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Topics in Chronicling America - Sinking of the Lusitania

Despite published newspaper articles warning against travel on Allied ships, the RMS Lusitania departed from New York on May 1, 1915, bound for Liverpool. As the ship sailed near Ireland on May 7, it was torpedoed by a German U-boat and sank, killing over 1,100 people on board. A later British investigation into the incident ruled that the Lusitania was attacked with the intent to kill civilians, as the ship did not carry explosives. Read more about it!

The information and sample article links below provide access to a sampling of articles from historic newspapers that can be found in the Chronicling America: American Historic Newspapers digital collection (http://chroniclingamerica.loc.gov/). Use the Suggested Search Terms and Dates to explore this topic further in Chronicling America.
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Important Dates:

  • February 4, 1915: Germany declares the water surrounding the British Isles a war zone and warns that all Allied ships will be attacked.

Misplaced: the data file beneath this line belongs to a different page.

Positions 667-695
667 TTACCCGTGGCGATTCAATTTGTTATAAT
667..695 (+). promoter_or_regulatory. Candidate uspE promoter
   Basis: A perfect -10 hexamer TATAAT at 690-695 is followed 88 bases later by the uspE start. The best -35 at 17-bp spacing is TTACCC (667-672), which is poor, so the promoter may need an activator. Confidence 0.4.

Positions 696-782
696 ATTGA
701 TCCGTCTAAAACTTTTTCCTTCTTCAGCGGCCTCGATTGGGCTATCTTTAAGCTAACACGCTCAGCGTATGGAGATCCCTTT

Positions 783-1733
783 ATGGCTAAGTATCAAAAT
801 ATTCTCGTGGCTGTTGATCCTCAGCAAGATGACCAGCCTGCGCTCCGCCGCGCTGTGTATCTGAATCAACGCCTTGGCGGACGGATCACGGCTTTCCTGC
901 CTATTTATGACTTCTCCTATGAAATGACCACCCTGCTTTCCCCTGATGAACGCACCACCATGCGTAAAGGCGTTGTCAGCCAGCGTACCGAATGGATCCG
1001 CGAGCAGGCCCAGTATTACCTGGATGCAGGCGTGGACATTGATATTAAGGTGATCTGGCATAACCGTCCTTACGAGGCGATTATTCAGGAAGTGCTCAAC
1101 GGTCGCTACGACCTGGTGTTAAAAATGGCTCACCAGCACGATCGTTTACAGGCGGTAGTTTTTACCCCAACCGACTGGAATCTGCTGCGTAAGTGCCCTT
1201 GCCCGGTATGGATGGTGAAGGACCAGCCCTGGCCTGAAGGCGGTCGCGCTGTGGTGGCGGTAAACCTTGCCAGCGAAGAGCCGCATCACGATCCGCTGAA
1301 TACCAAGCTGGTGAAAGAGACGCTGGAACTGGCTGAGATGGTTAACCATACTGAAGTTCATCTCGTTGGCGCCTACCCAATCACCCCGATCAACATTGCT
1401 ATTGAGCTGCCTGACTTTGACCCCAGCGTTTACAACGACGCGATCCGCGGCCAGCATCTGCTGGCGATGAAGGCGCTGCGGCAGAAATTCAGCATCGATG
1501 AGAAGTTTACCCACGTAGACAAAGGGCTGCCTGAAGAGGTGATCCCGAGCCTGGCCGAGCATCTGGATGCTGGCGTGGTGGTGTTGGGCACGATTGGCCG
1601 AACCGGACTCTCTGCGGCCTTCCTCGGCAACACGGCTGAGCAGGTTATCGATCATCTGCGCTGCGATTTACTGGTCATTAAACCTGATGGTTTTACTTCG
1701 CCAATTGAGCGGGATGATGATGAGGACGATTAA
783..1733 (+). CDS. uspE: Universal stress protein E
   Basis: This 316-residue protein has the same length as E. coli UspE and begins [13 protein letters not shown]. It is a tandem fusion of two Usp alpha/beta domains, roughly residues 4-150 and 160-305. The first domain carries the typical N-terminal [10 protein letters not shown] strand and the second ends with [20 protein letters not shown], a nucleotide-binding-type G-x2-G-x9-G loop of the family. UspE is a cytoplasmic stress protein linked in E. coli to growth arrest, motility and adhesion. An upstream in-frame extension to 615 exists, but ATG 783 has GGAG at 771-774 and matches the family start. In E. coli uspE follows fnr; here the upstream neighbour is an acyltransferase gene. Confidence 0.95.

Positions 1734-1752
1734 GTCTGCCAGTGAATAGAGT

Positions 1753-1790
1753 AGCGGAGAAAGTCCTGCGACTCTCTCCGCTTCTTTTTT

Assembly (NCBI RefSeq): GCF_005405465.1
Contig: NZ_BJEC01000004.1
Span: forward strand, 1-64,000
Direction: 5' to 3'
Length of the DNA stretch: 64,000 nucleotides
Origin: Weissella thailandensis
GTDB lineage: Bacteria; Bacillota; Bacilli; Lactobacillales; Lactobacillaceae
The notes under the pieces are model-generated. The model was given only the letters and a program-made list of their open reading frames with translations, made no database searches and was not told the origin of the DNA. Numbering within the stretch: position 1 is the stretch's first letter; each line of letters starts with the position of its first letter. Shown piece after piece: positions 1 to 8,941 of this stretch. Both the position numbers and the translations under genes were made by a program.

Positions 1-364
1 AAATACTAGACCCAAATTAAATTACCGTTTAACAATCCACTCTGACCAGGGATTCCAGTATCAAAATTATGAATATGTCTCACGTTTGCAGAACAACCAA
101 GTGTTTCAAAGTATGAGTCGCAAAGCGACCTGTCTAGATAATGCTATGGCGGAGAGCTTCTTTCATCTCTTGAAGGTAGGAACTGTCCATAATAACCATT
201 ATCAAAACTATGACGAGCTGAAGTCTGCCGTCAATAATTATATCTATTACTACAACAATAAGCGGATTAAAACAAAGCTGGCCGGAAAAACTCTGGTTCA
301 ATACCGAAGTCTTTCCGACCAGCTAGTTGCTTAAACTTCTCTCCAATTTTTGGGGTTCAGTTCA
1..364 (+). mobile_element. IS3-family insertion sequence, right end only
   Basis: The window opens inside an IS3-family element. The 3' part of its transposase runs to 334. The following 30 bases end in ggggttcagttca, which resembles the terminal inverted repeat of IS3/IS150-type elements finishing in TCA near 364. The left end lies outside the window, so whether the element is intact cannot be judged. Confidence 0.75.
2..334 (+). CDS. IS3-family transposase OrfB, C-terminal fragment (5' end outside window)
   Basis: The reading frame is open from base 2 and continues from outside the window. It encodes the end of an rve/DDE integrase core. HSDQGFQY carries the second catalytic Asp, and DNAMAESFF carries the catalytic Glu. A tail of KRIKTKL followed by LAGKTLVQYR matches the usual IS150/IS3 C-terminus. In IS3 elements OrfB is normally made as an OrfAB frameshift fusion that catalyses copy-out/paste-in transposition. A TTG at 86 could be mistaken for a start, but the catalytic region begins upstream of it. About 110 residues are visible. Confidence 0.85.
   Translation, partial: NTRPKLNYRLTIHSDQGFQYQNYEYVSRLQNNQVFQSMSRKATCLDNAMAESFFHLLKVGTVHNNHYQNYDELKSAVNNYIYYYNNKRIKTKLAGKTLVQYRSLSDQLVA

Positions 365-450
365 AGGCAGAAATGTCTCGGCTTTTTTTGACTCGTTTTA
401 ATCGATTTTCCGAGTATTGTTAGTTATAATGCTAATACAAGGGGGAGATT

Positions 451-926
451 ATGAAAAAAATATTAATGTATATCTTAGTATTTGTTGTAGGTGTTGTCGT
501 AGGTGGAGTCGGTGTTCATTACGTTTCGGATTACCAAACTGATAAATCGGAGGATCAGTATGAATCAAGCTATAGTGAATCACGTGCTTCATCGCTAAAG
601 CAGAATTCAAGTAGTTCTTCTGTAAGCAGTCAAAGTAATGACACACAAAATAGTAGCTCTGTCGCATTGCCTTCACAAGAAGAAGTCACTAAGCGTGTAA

• April 22, 1915: The German Embassy publishes a warning in some newspapers to tell passengers that travel on Allied ships is “at their own risk.” The Lusitania, a is mentioned specifically in some of the discussion about the warning in the week leading up to its departure.
  • May 7, 1915: The Lusitania is torpedoed and sinks, killing over 1300 passengers including more than 130 Americans.
  • June 15, 1915: The Board of Trade begins its investigation into the sinking. The claim by German forces that the ship had been armed is ruled untrue at the end of the trial in mid-July.

Suggested Search Strategies:

  • [Try the following terms in combination, proximity, or as phrases using Search Pages in Chronicling America.] Lusitania, Berlin Decree, German Embassy warning.
  • To narrow the results, include specific dates (such as February 4, 1915) or date ranges (May 1-31, 1915).

Sample Articles from Chronicling America:

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  March 25, 2013
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